Just two years after too-good-to-be-true MoviePass shut down and filed for bankruptcy, the movie theater subscription service is returning — with a different business model.
MoviePass, now owned by co-founder Stacy Spikes, will relaunch on Labor Day, allowing subscribers to choose between three pricing tiers — $10, $20 and $30 per month — which gives them a certain number of credits with which to see movies in theaters. Its previous business model, which many observers predicted was unsustainable, allowed subscribers to see one movie per day for a flat fee of $10 a month.
On the morning the new MoviePass’ waitlist launched, its website crashed due to “overwhelming demand.” The company told Insider more than 460,000 people signed up for the waitlist in the first 24 hours. Most of them were probably young moviegoers: Morning Consult data suggests that more than 2 in 5 U.S. adults (42%) and over half of Gen Zers (56%) and millennials (55%) are interested in using a movie theater ticket service similar to what MoviePass is now offering in its second attempt to shake up the movie theater business.
Younger U.S. Moviegoers Are Interested in MoviePass Relaunch
Gen Zers, millennials, frequent moviegoers more likely to use MoviePass
- More than 2 in 5 U.S. adults (42%) said they are interested in subscribing to a movie theater ticket service that allows them to see a set of numbers per month in theaters for $10-$30/month, similar to what MoviePass 2.0 plans to offer.
- Among generations, more than half of Gen Z adults (56%) and millennials (55%) are interested in such a service, compared with 46% of Gen Xers and a quarter of baby boomers. In a phone call, Spikes told Morning Consult that 75% of the company’s customers are under the age of 35.
- About 1 in 5 Gen Z adults (19%) and millennials (21%) said they had a MoviePass membership before the platform shut down. Only 9% of Gen Xers and 2% of baby boomers said the same.
- Sixty-four percent of frequent moviegoers (those who indicated they go to the theater at least a few times per year) said they are interested in subscribing to a similar service, while 70% of U.S. adults who had MoviePass the first time around said they are again interested in signing up.
Americans Would Much Rather Watch Movies on the Couch
Interest in in watching movies in theaters is falling
- The share of U.S. adults who said they would rather watch movies in a theater as opposed to at home dropped 8 percentage points from 2018, while the share who prefer to watch movies at home spiked 8 points in that time. Over half (56%) of U.S. adults said they are watching fewer movies in theaters now than they were five years ago, due largely to the coronavirus pandemic. But the cost of tickets, selection of films and options to watch movies at home were also cited as factors for their declining interest in theaters.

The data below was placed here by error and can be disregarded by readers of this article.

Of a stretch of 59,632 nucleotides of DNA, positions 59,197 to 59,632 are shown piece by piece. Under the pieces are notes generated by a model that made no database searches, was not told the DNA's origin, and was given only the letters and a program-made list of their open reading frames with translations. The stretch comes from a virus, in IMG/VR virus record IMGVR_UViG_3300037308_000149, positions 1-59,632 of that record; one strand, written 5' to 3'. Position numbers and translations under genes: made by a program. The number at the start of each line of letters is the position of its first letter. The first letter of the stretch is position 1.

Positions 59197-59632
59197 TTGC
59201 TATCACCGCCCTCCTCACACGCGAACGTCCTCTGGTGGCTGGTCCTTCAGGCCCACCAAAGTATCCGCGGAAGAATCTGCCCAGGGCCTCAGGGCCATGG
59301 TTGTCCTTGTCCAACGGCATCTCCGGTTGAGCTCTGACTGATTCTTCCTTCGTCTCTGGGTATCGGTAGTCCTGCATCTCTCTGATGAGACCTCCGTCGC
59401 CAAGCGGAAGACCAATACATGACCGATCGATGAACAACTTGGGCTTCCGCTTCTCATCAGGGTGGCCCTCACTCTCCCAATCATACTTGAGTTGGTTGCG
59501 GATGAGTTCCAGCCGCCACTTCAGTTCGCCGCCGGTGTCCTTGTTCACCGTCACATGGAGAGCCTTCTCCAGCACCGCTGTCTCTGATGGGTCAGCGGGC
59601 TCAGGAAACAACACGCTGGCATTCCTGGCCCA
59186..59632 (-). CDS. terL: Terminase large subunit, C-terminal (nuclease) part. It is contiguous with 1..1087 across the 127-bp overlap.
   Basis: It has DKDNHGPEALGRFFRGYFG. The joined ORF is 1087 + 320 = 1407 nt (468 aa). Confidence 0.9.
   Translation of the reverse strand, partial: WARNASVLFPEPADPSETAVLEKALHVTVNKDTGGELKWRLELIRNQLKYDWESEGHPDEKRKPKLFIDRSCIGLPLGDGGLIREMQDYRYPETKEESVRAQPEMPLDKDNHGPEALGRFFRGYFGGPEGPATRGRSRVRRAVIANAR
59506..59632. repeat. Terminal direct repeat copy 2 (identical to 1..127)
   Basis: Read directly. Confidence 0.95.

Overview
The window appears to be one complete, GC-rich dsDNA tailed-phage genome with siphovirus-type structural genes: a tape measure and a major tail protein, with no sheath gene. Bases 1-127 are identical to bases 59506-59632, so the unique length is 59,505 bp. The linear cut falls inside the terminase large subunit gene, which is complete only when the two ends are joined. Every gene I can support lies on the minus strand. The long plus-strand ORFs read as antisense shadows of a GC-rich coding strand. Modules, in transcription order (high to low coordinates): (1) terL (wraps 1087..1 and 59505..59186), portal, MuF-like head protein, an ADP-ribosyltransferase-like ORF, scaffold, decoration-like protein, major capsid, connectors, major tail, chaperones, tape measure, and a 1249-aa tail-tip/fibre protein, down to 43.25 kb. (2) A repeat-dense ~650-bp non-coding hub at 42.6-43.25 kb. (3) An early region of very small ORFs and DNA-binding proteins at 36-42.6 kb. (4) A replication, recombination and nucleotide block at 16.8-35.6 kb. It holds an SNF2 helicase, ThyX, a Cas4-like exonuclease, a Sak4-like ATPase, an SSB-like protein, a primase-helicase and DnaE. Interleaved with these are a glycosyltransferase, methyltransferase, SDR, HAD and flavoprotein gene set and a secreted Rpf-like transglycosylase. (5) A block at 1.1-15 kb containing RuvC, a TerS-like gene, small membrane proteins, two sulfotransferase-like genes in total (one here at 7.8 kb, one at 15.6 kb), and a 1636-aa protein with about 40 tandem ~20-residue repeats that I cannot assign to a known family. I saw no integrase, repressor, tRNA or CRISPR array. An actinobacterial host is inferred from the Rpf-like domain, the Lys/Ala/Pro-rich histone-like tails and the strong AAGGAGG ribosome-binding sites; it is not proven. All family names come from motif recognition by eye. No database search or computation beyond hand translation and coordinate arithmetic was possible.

- Gen Z adults were most likely to say they would rather watch movies in a theater, with 50% saying so, compared with 35% of millennials, 40% of Gen Xers and 35% of baby boomers.
MoviePass returns amid a major slump for theaters
Despite summer blockbusters like “Top Gun: Maverick,” which has brought in more than $600 million to the U.S. box office and revived some optimism in theatrical distribution, theater chains are still struggling due to pandemic-related issues and the rise of streaming alternatives. Cineworld Group PLC, which owns Regal Cinemas in the United States, announced last week it was considering bankruptcy as a result of slow ticket sales, while AMC Entertainment Holdings Inc. barely narrowed its losses and has resorted to leaning into its status as a viral “meme stock” in order to stay afloat.
In comes the revamped MoviePass, hoping to help put butts back in theater seats with its subscription-based business model. Spikes said he believes now is the perfect time to relaunch the service, with major fall releases like “Avatar: The Way of Water” and “Black Panther: Wakanda Forever” on the horizon.
While Morning Consult data shows that the number of consumers who would pick the theater over the couch has dropped in recent years, younger audiences are still very open to exploring new models. Based on the high demand for MoviePass 2.0, the service could provide a meaningful boost to the theater business — as long as its new model proves more sustainable than the last one.
The Aug. 27-28, 2022, survey was conducted among a representative sample of 2,210 U.S. adults, with an unweighted margin of error of plus or minus 2 percentage points.